For years, Republicans had supported veto power for the Governor. They even put it in their party platform. They resented how the Democratic-majority legislature dismissed, disregarded and disrespected Republican Governors Jim Holshouser (1973-77) and Jim Martin (1985-93).

Legend has it that, when Governor Martin sent over his biennial budget proposals, Democratic legislative leaders would hold a little ceremony and dump the document into a trash can.

Jim Hunt and me, 1977

Governor Hunt, who had served two terms from 1977-85, won a third term in 1993. He supported the veto. Senate Democrats, led by Senator Marc Basnight and including then-Senator Roy Cooper, also supported it. But the House Democratic leadership strongly opposed it. They wouldn’t even let the issue come to the floor for a vote.

Then came 1994 and President Bill Clinton’s first mid-term election. Republicans led by Newt Gingrich and his “Contract With America” won a nationwide landslide.

In North Carolina, for the first time in the 20th Century, Republicans seized the House. And Governor Hunt seized the opportunity. Veto was part of the GOP’s “Contract With North Carolina.” Hunt asked the legislature to pass it.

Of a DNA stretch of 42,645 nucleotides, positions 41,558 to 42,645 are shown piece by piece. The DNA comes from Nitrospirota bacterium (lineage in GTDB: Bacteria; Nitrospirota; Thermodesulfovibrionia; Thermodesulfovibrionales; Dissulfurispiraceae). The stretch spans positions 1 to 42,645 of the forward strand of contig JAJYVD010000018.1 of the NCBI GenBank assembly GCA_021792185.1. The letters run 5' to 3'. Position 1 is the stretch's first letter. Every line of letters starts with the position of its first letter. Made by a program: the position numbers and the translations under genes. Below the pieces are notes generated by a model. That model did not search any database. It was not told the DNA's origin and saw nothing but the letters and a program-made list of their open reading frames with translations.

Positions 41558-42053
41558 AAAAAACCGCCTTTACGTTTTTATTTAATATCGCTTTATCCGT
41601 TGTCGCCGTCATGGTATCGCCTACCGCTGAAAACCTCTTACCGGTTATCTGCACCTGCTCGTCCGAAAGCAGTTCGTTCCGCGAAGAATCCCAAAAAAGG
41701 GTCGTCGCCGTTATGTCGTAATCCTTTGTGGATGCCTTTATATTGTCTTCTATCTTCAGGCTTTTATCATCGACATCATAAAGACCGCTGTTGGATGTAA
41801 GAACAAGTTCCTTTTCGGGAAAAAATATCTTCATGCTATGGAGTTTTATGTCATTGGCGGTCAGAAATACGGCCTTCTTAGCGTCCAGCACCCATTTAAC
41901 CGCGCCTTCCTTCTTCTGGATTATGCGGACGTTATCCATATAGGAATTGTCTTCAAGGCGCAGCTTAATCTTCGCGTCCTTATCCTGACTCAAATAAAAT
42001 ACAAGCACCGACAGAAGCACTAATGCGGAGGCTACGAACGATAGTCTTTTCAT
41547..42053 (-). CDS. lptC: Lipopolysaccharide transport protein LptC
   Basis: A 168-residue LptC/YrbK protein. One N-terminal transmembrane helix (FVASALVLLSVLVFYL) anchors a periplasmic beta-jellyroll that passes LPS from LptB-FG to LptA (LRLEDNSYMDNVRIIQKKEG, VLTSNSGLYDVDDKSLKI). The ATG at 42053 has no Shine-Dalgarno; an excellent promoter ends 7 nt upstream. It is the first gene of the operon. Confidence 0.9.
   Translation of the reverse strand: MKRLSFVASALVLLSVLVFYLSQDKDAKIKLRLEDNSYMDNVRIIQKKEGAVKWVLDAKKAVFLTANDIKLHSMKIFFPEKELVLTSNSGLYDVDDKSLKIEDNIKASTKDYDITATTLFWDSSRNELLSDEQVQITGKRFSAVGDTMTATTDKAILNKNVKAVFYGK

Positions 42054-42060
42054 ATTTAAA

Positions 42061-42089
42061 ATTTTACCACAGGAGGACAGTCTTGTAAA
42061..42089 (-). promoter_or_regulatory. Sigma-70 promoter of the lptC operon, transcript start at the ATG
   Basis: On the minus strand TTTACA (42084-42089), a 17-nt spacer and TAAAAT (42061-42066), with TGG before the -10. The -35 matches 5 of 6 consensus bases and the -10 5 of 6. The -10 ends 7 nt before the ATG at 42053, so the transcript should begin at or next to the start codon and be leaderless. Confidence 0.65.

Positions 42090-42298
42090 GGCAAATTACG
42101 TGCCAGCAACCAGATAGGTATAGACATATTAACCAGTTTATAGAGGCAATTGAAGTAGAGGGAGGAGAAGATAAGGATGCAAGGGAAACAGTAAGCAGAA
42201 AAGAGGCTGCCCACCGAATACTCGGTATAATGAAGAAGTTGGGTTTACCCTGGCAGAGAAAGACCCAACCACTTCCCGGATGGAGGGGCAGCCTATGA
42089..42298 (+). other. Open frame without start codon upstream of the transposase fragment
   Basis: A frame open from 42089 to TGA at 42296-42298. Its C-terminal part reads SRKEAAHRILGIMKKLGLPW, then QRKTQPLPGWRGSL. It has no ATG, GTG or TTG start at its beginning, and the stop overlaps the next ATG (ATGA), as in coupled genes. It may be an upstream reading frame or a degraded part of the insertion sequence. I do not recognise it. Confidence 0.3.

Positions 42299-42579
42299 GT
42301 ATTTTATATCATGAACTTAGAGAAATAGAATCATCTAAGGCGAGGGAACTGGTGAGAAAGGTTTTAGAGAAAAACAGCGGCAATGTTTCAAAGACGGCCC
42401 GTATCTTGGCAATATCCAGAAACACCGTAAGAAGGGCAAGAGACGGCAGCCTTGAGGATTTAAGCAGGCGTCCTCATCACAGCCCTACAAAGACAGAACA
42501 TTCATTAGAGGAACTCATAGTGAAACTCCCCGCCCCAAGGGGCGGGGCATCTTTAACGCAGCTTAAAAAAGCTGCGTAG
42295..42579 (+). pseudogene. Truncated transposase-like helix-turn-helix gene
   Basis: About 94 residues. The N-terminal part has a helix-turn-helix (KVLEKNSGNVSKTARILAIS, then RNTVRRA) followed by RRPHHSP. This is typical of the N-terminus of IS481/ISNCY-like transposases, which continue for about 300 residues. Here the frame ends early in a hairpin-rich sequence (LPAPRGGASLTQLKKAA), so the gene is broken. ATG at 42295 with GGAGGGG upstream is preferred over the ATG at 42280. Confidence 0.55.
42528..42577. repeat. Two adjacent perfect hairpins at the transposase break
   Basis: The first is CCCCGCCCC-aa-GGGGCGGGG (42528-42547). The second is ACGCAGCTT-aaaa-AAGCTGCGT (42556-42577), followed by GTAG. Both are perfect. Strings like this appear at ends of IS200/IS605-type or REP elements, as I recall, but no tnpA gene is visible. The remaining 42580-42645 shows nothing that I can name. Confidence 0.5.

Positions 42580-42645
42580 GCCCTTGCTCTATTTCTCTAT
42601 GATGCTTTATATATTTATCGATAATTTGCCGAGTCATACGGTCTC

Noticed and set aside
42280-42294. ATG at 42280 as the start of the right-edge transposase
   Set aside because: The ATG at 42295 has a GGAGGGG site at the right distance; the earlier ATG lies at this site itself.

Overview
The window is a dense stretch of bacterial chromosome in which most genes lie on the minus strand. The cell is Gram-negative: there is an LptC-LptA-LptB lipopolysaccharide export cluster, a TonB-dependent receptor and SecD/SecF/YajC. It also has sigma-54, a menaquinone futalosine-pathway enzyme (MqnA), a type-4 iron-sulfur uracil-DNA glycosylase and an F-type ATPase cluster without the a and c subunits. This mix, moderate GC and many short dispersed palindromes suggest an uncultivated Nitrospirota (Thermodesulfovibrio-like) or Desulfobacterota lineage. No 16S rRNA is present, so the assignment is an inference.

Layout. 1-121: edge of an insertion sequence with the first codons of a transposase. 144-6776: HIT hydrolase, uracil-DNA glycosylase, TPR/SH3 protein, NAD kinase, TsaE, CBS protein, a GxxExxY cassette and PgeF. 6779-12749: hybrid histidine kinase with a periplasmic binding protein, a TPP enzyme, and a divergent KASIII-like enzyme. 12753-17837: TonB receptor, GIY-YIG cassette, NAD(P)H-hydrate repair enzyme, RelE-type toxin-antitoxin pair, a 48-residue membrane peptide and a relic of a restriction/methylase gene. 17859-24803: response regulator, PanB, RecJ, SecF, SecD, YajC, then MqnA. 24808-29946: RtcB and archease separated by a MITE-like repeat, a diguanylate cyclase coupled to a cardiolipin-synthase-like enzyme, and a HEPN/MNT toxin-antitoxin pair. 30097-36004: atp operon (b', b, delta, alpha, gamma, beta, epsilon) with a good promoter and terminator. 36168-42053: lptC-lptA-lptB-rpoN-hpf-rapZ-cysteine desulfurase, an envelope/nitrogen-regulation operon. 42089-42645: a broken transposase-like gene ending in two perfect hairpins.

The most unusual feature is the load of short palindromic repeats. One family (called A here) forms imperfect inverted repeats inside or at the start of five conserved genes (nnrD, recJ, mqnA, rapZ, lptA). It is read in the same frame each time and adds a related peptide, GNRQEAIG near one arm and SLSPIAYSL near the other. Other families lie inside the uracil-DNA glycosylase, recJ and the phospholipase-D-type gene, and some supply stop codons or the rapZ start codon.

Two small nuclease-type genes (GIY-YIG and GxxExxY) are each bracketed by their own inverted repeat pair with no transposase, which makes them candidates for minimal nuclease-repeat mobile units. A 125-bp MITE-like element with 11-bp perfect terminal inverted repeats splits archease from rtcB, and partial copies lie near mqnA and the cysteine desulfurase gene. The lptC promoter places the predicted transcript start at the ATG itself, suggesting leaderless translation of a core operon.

Some Republicans had second thoughts: “We’re going to give Jim Hunt the power to veto our bills?” But they kept their commitment.

Still, some Democrats were needed. As an amendment to the state Constitution, the change required a three-fourths majority of both the House and Senate – and had to be passed in a statewide referendum.

Governor Hunt put his allies and lobbyists to work in the House. One day they came to his Capitol office with good news and bad news: They had enough Democrats, but only if the veto didn’t cover redistricting and local bills.

Hunt wasn’t happy, but he agreed to the compromise. Veto passed the legislature and was approved in a statewide referendum in 1996. The same year, Hunt was reelected to his fourth and final term.

Almost 20 years earlier, in 1977, his first year as Governor, Hunt got gubernatorial succession through.

Most every Governor had supported succession. But Hunt thought they had all made a mistake by saying, in effect, “Do it for the state, for future governors, but not for me.”

That sounded noble. But it never worked.

Hunt figured that if succession applied to him, people in the deep and broad statewide organization that he had built in his 1976 campaign would have a reason to work hard for the issue. After all, they’d have a friend in the Governor’s Office for four more years.

Succession required a constitutional amendment, and there was tough opposition. Lt. Governor Jimmy Green, a conservative Democrat who wanted to run for Governor in 1980, opposed it. Senator Sam Ervin spoke out against it. But Hunt got it through the legislature.

During the referendum campaign that fall, Senator Jesse Helms’ political organization, the Congressional Club, ran ads against succession. But the amendment passed narrowly.

Succession and veto made the Governor a stronger executive and a much-needed check on the legislature.

Just not on redistricting.

Democrats Debate: Revolution or Restoration